The euro recovered from the 1.2884 low in Europe and rose by 91 points to 1.2975 on a shortcovering rebound after the large 164 pip opening price gap from Friday’s New York close. The euro ended last week at 1.3074 and reopened in Asia at 1.2910 following the weekend news of Cyprus’ plan to impose an unprecedented levy on bank deposits that has threatened to throw Europe back into a financial crisis.
Cypriot President Nicos Anastasiades agreed to the demand of the eurozone’s financial ministers that the government raise 5.8 billion euros for a plan to support banks damaged by ownership of Greek sovereign debt, by taking a piece of every bank account in Cyprus.
On Sunday, a government source close to the consultations told Reuters that authorities were hoping to cut the proposed tax to 3.0 percent from 6.7 percent for deposits under 100,000 euros. The rate for deposits above that would then be jincreased to 12.5 percent from 9.9 percent.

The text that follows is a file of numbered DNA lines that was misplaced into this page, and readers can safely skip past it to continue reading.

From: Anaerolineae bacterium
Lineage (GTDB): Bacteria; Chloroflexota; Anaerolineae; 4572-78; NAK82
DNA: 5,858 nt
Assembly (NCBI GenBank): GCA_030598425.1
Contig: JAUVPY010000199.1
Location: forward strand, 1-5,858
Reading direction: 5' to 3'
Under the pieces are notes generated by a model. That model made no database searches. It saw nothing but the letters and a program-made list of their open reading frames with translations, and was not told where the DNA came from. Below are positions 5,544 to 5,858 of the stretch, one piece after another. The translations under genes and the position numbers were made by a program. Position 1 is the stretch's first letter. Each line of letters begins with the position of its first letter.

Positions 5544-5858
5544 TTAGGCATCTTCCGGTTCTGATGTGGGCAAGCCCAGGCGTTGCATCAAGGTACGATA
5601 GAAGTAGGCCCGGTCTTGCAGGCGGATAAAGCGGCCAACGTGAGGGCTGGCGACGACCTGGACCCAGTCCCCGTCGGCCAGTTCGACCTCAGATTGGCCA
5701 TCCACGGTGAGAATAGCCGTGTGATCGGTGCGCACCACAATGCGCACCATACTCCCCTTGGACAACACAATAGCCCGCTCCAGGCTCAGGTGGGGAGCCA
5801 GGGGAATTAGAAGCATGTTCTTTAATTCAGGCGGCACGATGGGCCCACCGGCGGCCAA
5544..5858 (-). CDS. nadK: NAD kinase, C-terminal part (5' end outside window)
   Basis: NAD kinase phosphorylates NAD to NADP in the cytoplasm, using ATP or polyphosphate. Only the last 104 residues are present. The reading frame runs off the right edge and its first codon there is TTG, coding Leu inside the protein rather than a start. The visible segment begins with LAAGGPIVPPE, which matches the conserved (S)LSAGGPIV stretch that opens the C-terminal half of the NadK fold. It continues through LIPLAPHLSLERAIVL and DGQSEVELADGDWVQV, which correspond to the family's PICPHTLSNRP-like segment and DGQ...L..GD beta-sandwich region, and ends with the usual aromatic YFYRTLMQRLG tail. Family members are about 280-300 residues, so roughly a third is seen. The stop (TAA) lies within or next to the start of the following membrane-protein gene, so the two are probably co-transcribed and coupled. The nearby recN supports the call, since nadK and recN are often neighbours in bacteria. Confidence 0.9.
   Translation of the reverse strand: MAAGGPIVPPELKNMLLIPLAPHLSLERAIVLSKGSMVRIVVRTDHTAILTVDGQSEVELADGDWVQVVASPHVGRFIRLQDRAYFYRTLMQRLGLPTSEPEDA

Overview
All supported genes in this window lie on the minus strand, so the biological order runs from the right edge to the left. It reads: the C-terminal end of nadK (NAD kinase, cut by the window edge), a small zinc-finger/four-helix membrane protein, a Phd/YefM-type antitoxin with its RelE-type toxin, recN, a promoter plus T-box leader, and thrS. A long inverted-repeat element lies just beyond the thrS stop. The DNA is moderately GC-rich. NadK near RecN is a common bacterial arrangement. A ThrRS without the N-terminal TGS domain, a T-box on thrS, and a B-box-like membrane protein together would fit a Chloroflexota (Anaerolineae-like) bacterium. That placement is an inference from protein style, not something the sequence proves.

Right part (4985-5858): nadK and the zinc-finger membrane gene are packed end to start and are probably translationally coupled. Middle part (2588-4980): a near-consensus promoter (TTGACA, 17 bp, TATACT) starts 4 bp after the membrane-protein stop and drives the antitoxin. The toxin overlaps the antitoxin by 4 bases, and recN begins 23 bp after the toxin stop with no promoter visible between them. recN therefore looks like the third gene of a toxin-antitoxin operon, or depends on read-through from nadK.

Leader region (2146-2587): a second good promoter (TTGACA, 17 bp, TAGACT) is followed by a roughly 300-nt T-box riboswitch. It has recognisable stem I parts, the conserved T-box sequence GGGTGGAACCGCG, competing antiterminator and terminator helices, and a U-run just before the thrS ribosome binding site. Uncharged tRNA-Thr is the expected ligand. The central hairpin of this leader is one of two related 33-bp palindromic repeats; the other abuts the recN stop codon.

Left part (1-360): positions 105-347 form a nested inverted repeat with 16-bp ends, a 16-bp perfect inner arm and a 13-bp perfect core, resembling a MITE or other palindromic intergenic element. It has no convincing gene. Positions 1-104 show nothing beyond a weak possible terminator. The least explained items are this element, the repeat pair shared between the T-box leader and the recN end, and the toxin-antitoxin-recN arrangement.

Cypriot President Nicos Anastasiades, a conservative elected just three weeks ago, said in a TV address that the tax was an alternative to a disorderly bankruptcy. It was painful, but "will eventually stabilize the economy and lead it to recovery".
Russian President Valdimir Putin criticized the bank levy as unfair and setting a dangerous precedent. Up to a third of the total deposits in Cypriot banks may be from Russia.